What kind of cake does one make for a 16 year old tennis player? I’ve already made a cake in the shape of tennis ball.
When I asked him what he kind of cake he wanted, he joking said “my tennis racquet.”
I thought about his request for a few days. It sounded a bit nuts. Then, I thought I’m just that nuts to take on this challenge.
Here’s how the project went along.
First, I traced the actual racquet to make a template for cutting out the cake and planning how to plate and store the cake. Both were a challenge because of the size. A full size racquet is 27 inches long. I didn’t have a container large enough to store the entire cake. I needed to be able to split the cake in order to store in two different containers. You can see the split I made in the cake plate (pre-cut cake cardboard covered with green paper and wax paper).
I then had to choose an appropriate cake recipe. I needed one that was dense enough to be cut into sections. I’ve used a pound cake in the past to cut into shapes, but I wanted to find something different this time. I found a recipe online that suggested using a cake mix but only using 1/2 the oil and 2 Tbls less of water. I needed a lot of cake for this project (again a BIG cake). I used my 12 x 18 inch pan, which requires 2 cake mixes worth of batter.
The cake baked nicely and luckily popped out of the pan without any fuss or cracking. After the cake cooled, I leveled the cake. I cut my cake template into three pieces and placed them on the cake. I cut out each section carefully, making sure to keep my knife perpendicular to the table. I then assembled the pieces of cake on the cake plate.
Because the strings on a racquet are in the center of the frame, I needed a separate surface for the strings to appear. I used my cake level to cut the cake in half horizontally. I cut out the center, leaving just enough cake for the racquet frame. I then removed the cake.
I also had to cut out the throat of the racquet. The entire cake then needed to be skim-coated with a thin layer of frosting. This step seals in the cake for freshness and allows the top frosting to go on smoothly.
I allowed the frosting to dry before placing the two sections in containers for the night.
I wasn’t done for the day, yet. Dyed frosting needs to sit overnight. I first whipped up a batch of vanilla white frosting. I took about a cup of it and dyed it bright yellow-green. The second batch of frosting, I dyed “tour purple” (which looks like a deep purple or indigo). This took a lot of purple dye and quite a bit of blue to attain the perfect shade.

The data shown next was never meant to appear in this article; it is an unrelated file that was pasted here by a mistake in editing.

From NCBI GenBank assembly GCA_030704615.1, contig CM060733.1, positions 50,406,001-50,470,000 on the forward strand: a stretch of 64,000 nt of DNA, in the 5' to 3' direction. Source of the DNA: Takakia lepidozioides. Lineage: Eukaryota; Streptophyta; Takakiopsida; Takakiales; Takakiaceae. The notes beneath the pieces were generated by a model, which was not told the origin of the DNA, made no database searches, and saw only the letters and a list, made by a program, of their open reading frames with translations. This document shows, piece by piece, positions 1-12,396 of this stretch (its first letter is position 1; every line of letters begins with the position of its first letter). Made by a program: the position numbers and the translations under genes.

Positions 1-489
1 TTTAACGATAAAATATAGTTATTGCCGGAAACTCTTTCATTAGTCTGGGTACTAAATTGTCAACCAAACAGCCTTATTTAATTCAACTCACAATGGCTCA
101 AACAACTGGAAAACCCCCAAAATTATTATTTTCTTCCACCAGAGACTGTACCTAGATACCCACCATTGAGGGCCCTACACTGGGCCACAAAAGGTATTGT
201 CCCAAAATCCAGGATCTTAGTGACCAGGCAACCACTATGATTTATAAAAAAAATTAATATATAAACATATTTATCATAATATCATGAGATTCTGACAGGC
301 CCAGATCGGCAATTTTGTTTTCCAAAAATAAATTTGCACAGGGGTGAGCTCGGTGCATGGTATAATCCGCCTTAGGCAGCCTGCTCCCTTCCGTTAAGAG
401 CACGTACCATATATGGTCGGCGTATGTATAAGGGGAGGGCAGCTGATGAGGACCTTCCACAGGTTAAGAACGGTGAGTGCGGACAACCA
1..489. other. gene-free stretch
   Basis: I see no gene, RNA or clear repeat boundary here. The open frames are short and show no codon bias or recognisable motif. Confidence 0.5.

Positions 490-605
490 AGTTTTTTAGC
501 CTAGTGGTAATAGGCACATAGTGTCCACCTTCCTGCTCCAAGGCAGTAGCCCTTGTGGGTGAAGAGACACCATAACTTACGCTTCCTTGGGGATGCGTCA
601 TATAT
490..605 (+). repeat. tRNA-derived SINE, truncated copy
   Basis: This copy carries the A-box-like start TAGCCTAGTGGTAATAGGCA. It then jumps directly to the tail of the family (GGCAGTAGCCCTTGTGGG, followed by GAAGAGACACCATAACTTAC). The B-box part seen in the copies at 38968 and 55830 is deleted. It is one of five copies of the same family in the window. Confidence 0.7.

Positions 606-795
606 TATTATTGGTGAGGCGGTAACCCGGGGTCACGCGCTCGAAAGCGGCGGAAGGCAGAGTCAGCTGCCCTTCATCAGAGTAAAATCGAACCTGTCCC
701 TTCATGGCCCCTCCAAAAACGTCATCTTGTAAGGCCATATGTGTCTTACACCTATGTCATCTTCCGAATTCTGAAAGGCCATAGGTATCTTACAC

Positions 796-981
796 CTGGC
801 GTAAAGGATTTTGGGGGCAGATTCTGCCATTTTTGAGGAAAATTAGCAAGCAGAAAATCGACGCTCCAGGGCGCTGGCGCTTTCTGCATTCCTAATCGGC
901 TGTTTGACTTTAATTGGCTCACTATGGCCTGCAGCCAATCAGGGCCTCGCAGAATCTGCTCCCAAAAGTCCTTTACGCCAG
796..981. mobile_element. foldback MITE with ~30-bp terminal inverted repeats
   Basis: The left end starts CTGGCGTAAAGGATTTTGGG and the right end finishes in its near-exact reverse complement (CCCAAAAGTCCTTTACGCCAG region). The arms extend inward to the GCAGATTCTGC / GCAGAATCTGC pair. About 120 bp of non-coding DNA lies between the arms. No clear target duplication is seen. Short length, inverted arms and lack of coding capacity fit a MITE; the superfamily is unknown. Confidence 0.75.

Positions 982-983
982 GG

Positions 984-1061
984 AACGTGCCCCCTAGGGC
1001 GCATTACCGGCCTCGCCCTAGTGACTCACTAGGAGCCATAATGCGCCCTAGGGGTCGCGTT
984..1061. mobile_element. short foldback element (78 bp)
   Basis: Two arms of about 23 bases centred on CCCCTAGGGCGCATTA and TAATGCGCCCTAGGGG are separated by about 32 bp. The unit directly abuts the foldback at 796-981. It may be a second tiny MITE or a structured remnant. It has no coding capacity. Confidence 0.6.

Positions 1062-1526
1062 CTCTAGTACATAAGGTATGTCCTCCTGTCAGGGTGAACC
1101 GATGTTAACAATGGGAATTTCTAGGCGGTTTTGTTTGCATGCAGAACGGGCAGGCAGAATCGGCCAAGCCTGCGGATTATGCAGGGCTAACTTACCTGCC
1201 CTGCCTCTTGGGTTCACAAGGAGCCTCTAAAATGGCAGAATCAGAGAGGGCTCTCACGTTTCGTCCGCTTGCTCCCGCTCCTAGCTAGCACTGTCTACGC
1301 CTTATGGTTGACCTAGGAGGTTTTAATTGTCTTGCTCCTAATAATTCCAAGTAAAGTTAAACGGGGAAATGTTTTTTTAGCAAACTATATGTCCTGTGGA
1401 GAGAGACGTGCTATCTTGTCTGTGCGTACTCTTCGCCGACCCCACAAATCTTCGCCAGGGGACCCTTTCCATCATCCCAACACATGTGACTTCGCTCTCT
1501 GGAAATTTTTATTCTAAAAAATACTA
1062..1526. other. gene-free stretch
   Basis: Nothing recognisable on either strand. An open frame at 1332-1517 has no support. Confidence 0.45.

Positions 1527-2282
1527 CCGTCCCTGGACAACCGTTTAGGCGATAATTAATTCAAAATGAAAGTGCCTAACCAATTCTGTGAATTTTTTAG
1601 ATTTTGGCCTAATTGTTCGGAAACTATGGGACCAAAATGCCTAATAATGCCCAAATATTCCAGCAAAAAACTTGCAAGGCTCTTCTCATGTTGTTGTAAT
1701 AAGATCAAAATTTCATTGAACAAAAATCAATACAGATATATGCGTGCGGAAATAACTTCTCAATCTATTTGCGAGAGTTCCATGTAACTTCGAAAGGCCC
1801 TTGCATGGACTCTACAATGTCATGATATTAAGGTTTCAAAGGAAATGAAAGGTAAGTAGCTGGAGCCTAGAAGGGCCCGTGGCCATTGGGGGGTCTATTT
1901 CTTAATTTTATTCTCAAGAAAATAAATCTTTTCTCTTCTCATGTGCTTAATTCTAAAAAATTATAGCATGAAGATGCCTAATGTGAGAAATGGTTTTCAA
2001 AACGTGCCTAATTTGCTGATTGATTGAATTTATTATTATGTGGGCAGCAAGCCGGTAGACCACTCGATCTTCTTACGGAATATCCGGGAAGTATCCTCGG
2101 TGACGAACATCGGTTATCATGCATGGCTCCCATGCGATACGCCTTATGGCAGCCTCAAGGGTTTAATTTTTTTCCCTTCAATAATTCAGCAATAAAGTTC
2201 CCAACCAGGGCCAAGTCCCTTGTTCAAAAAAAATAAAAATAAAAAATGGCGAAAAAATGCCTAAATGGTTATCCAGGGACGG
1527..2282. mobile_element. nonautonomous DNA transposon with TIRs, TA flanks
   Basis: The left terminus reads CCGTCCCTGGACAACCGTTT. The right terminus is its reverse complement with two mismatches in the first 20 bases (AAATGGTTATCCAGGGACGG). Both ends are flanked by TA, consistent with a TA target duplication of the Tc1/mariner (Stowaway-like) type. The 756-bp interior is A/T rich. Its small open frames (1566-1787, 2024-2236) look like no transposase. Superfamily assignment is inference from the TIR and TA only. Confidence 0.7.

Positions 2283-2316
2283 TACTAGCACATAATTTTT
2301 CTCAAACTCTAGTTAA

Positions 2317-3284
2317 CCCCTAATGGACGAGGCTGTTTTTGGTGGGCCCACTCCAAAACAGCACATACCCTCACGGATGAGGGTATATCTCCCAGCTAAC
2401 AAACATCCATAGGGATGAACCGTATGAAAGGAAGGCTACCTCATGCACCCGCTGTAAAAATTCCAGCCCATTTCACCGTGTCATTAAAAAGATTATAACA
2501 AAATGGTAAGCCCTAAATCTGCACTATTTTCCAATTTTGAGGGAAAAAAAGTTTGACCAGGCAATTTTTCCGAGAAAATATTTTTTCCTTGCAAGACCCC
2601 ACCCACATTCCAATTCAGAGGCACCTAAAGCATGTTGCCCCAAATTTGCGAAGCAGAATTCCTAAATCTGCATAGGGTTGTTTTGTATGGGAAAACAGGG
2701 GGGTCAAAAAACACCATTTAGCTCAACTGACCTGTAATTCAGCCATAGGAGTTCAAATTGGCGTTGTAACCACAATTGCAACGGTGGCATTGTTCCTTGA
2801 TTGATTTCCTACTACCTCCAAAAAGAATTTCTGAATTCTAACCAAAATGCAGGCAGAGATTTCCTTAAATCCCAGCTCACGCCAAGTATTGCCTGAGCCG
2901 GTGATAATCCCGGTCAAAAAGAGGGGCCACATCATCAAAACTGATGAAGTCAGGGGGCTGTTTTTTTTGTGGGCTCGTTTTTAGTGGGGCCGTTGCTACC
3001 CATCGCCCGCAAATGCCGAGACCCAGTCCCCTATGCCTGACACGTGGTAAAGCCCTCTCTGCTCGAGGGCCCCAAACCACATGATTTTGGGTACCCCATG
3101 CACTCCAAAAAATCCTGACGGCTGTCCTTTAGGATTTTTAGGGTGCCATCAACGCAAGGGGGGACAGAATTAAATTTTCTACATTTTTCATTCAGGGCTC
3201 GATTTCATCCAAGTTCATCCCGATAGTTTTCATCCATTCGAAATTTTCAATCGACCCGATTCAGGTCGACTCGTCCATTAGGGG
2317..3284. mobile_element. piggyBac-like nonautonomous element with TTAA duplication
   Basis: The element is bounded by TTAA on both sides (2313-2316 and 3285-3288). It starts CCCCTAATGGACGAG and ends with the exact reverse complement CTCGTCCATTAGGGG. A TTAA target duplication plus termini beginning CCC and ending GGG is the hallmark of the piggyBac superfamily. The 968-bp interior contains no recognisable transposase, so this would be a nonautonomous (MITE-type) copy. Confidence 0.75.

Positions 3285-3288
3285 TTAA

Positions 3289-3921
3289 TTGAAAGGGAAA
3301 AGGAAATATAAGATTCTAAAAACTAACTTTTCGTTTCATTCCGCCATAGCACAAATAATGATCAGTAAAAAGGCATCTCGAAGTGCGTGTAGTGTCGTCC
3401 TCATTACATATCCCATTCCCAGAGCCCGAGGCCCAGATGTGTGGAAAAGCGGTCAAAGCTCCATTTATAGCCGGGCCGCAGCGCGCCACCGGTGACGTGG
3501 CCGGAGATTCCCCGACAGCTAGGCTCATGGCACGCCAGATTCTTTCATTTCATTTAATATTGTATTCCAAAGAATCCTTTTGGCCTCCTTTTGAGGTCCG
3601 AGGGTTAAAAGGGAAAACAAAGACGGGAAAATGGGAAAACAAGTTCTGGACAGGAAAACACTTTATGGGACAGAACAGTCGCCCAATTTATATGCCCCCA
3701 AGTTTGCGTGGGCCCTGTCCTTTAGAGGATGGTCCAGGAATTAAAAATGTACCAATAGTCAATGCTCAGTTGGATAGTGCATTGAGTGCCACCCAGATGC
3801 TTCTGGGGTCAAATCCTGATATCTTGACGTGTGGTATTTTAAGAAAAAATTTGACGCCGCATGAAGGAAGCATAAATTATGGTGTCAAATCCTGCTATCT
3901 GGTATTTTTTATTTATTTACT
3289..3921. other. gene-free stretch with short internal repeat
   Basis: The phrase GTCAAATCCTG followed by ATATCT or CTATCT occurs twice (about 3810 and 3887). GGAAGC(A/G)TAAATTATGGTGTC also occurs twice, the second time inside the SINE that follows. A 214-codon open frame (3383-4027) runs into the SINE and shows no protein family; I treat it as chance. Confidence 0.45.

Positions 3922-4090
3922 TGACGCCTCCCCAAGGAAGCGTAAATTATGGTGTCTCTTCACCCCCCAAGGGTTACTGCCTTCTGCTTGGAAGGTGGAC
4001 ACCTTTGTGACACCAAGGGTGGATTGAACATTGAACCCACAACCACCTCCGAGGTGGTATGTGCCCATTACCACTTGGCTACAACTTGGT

Why purple? The club where my kids practice painted the courts “tour purple” this year. It allows players to see the ball more clearly because the yellow ball is in direct contrast to the purple. Here’s a pic of the actual racquet on the actual court.
To end the evening, I whipped up a batch of chocolate frosting and dyed it black.
EXHAUSTED – that’s what I felt like at this point in the project. I called it a night.
I woke up the next day refreshed and ready to pipe some frosting. I frosted the racquet face first so that it would have time to dry before I piped the strings. Then I went to town on the racquet frame. I started with all the lettering and details and then filled in with the color. I wanted all the frosting to be a single surface (smooth like a racquet).
Next, I piped the racquet handle to look like it was wrapped in a grip.
I even piped the end of the racquet to replicate the Head logo.
Lastly, I needed to pipe the strings. The problem? Strings on a racquet are woven. A fact I know all too well because I string my kids’ racquets. How did I do this with frosting? I piped every other main (black) string first. Then I piped every other cross string (white). I finished piping the black mains. Then I finished with the white crosses. Thus, most of the strings actually appear to be woven. I could have used a basket weave technique, but the breaks in the piping would have detracted from the overall appearance.
Here are a few more close up photos of the cake: